It might be available in one of the Baen collections.

Jerry House said...

Paul, the entire issue of PLANET STORIES with this story is available online at Internet Archive.

James Reasoner said...

Paul,
I read the story in the big collection SEA-KINGS OF MARS, which has all the Eric John Stark stories as well as a bunch of Brackett's other early stuff, and a few later stories. It's part of the Fantasy Masterworks series published by Gollancz and is a very nice edition. I found it as a remainder at Half Price Books a couple of years ago. In the afterword by editor Stephen Jones, he also mentions the theory that Hamilton expanded the novellas for the Ace Double novels but doesn't cite any source. I noticed that when I was looking through it again this afternoon.

Once I've read all three novellas, I plan to find the three Stark novels, which I used to own in the original Ballantine editions but never got around to reading.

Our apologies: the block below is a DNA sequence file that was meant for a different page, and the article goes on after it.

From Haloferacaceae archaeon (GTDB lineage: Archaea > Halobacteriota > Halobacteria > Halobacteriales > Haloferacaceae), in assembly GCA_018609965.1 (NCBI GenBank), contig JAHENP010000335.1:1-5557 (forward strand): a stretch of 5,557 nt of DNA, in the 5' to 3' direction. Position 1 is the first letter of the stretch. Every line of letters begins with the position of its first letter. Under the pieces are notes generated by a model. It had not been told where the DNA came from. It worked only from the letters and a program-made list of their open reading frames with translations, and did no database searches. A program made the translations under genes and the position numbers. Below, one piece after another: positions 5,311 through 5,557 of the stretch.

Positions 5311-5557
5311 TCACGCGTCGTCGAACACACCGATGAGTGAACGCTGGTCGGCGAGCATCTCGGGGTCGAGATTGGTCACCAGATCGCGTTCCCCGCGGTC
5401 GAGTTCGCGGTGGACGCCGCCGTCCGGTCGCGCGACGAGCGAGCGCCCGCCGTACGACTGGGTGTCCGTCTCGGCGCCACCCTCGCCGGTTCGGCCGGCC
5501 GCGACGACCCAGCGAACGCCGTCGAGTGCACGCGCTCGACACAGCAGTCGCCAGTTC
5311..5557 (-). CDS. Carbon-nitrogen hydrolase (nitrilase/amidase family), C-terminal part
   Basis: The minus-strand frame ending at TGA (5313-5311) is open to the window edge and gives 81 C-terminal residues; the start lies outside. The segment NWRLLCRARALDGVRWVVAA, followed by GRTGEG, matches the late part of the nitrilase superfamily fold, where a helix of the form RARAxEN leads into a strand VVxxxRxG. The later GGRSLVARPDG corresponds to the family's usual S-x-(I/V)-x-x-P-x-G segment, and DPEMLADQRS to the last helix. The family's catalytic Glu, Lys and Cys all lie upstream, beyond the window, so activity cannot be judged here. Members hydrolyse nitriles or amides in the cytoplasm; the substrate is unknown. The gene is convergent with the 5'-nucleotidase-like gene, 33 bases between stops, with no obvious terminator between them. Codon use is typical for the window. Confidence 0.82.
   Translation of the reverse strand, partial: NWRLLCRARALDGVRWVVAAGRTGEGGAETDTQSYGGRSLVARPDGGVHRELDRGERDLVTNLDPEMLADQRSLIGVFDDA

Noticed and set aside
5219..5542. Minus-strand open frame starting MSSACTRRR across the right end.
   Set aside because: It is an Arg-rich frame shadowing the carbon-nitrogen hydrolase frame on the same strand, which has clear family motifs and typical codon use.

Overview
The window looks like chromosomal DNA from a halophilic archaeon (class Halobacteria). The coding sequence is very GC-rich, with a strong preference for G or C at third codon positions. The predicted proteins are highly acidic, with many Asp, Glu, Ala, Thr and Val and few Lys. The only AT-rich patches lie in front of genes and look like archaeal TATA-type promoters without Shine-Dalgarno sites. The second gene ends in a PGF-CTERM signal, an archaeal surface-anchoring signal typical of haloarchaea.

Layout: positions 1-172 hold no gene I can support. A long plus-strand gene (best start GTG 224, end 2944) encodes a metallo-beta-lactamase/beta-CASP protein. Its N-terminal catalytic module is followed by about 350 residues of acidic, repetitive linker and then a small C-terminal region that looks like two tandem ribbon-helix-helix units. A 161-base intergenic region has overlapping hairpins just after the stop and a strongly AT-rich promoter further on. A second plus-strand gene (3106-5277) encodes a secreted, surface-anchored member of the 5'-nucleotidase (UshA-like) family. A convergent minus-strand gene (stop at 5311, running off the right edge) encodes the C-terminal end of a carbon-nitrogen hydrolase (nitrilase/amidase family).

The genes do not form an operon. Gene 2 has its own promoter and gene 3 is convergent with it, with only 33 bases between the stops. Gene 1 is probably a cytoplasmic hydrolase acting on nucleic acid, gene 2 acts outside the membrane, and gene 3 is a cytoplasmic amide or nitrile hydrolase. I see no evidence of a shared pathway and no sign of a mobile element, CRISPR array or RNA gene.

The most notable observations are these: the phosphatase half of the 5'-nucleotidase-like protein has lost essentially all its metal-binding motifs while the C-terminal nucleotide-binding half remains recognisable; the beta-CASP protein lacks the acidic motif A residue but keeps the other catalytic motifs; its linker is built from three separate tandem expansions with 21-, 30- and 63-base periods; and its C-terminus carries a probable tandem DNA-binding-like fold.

Paul R. McNamee said...

Gollancz Masterworks & Stephen Jones editing?!

SOLD!

I will hunt down a copy.

Thanks!

Morgan said...

John L. Carr's LEIGH BRACKETT: AMERICAN WRITER was the source that Edmond Hamilton expanded the two Stark on Mars adventures. The Secret of Sinharat was not expanded very much from the original PLANET STORIES version. People of the Talisman was expanded about 40 or 50% by my guess. I read the two Planet Stories versions and compared them to the Ace Double.

Walker Martin said...

I've enjoyed this discussion about Leigh Brackett and PLANET STORIES. I too met Brackett at an early Pulpcon and got a chance to talk to her about her pulp detective fiction. She was amused to find a fan who did not ask her about her SF.

Concerning PLANET STORIES, it's been a long time favorite of mine and I'll have to read my copy of the Summer 1949 issue.

James Reasoner said...

Morgan,